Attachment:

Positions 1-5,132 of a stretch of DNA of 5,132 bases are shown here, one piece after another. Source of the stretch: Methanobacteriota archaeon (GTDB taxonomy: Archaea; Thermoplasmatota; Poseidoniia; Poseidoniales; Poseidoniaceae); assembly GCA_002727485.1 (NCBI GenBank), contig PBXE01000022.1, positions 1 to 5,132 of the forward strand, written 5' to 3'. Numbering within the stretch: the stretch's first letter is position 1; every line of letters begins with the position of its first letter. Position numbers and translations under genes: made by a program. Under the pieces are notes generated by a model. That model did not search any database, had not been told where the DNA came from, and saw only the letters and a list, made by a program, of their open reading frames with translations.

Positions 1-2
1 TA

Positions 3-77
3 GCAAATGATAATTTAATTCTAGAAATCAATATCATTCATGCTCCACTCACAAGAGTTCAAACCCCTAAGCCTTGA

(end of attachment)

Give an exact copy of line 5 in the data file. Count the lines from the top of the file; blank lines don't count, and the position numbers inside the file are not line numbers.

3 GCAAATGATAATTTAATTCTAGAAATCAATATCATTCATGCTCCACTCACAAGAGTTCAAACCCCTAAGCCTTGA